|(1) Posted by Rewan Demontay (Real Name: James Malcom) [Monday, Sep 7, 2020 22:44]|
Cyclic Babson Selfmates-How many cycles have been correctly shown?
Henry Bettmann’s famous s#3 shows the classical QQ-RR-BB-NN combination. But it also known, as Peter Hoffmann has demonstrated, that 23 other promotion patterns are present as well. Naturally, selfmates achieved them long before direcmates. How many cycles have been correctly shown to date? Preference is given to s#3s over s#4s if possible, and a promotion key, per tradition, is also favored more.
I only of the three, so that’s 4/24 in total. Who know of more?
Horst Deichelbohrer, Schach-Echo 6/1976, s#3
(= 14+8 )
Daniel Itzhaki. Die Schwalbe 2/1976, s#3
(= 15+8 )
Walther Jørgensen, Die Schwalbe 03/1952, 1. Preis Inf.T., Richter: D. Nixon, s#3
(= 14+11 )
Additionally, here is a cooked QB-RN-BR-NR to further get the idea across. The cook is that 1.... b1=N is met by 2. Q,R,B,S.
Jan Knöppel, Udvalgte Skakproblemer 1955 s#3
(= 15+6 )
|(2) Posted by Andrew Buchanan [Tuesday, Sep 8, 2020 14:29]|
Joke fix for poor old Knöppel: shift wLc1 to h6, wDd7 to g8, remove wBg7h7, add Black dummy pawn on c1/d1. If the Album judges in 1964 didn't spot the cook, maybe they wouldn't spot the dummy pawn today :-)
(= 13+7 )
|(3) Posted by Rosie Fay [Wednesday, Sep 9, 2020 10:28]|
Just to correct your info about the Jørgensen: the pattern of promotions is QN/RB/BR/NQ i.e. the lower the Black piece, the higher the White piece (if we take Q>R>B>N). Source: PDB P1019454.
|(4) Posted by Rewan Demontay (Real Name: James Malcom) [Wednesday, Sep 9, 2020 13:08]|
That was my source as well, Rosie-error corrected and thanks.
|(5) Posted by seetharaman kalyan [Monday, Sep 14, 2020 11:50]|
Babson is for matched promotion. Better not call other patterns by that name
|(6) Posted by Rewan Demontay (Real Name: James Malcom) [Monday, Sep 14, 2020 13:12]|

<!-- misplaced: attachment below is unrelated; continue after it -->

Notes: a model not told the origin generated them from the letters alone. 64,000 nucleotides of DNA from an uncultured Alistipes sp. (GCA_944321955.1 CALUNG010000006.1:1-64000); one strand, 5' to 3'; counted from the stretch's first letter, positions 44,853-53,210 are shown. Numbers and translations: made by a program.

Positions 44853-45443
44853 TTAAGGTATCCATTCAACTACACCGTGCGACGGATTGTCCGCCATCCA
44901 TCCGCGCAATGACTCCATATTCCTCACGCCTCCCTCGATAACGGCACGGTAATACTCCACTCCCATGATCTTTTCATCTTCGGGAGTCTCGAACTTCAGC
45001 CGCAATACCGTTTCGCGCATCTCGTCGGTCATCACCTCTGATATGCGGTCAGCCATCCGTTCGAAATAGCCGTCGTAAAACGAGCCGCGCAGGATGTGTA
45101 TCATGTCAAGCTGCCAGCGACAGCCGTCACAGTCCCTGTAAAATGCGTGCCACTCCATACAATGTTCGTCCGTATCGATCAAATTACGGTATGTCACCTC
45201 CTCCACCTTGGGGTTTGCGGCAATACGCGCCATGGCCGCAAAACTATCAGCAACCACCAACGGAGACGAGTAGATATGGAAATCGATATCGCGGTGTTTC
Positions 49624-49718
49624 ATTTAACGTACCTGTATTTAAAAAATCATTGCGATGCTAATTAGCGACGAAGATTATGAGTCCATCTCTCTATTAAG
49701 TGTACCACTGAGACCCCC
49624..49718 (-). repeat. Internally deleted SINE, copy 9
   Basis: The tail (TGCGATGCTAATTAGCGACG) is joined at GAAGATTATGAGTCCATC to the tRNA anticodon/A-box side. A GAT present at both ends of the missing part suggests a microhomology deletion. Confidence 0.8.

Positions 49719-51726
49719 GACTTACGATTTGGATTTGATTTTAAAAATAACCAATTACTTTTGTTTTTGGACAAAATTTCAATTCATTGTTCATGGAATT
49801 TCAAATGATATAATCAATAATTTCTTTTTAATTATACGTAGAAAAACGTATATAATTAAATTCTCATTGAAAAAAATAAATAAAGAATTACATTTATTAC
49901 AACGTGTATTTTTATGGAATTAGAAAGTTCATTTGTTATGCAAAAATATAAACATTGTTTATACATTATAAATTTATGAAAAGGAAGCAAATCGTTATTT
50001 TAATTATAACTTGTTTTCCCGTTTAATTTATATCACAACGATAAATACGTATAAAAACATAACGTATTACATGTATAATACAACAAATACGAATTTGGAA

Well then, what do you propose we call them, seethmaran? The fact that they have been called "Cyclic" ensures that, IMO< they are not known as the classical Babson Cycle. The task of matched promotions in a direcmates took such a long time to do that the name was embedded into everyone's heads/. It'd be really hard to knock it back out.
|(7) Posted by Viktoras Paliulionis [Monday, Sep 14, 2020 22:16]|
The Encyclopedia of Chess Problems by Milan Velimirovic and Kari Valtonen uses the term "Babson task" for classical Babson and "Shifted Babson task" for cyclically shifted Babson.
|(8) Posted by Andrew Buchanan [Tuesday, Sep 15, 2020 04:16]|
I think “cyclic” is too limiting, as it only covers 6 of the 24 possible permutations. In computer science, “shift” does mean a cyclic permutation. It has a more general sense but I think the CS sense is dominant for our geeky community. There’s also the question of whether (AC)(BD) is cyclic - it’s certainly a shift in CS terms! Any Babson is hard work - it doesn’t dilute the value of the term to allow all 24 permutations. So for clarity and to avoid changing the encyclopaedia definition, we could talk about “permuted Babsons”.
|(9) Posted by Viktoras Paliulionis [Tuesday, Sep 15, 2020 10:23]|
I agree that it is difficult to create a problem with two AUWs (black and white), but I'm not sure if each AUW pair should be called Babson.
|(10) Posted by Andrew Buchanan [Tuesday, Sep 15, 2020 10:53]|
Well “Nabobs” is an anagram of Babson :-)
Seriously, the door is already opened in the Encyclopedia to the term (cyclic) “shifted Babson”, and I see no reason to stop with only 7/24 Patterns recognised. “Permuted Babson” is a natural generalization and will confuse no-one
A definite lower rung in PDB today is occupied by the keyword “3/4 Babson”. Does that “cheapen the brand”? I don’t know: I think it’s ok and it’s very descriptive. “Close but no cigar” as they used to say
|(11) Posted by Jan Hein Verduin [Tuesday, Sep 15, 2020 11:55]|
I think I already said this somewhere else, but Meindert Niemeijer used to call a Babson where the promotions don't match inadequate. Not as condescending as it sounds; adequate can mean 'matching'.
|(12) Posted by Andrew Buchanan [Tuesday, Sep 15, 2020 12:06]|
The basic Babson idea is so cool that’s it’s natural to want to extend the idea, and this involves zero artistic compromise: indeed a cyclic version of an s#3 may be harder to set up than one whose order as a permutation is 1 or 2, because in the latter case, the symmetry simplifies the geometry. E.g. if there is a key square where R grabs N, then it will be easier to find a corresponding square where N grabs R. There’s thus greater thematic variety and unity in a cyclic Babson
|(13) Posted by Hauke Reddmann [Tuesday, Sep 15, 2020 20:06]|
@Jan Hein: <innerstjoke>As a chemist, I have no qualms with INADEQUATE :-)</innerstjoke>
* Incredible natural-abundance double-promotion transfer experiment :-))
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MatPlus.Net Forum General Cyclic Babson Selfmates-How many cycles have been correctly shown?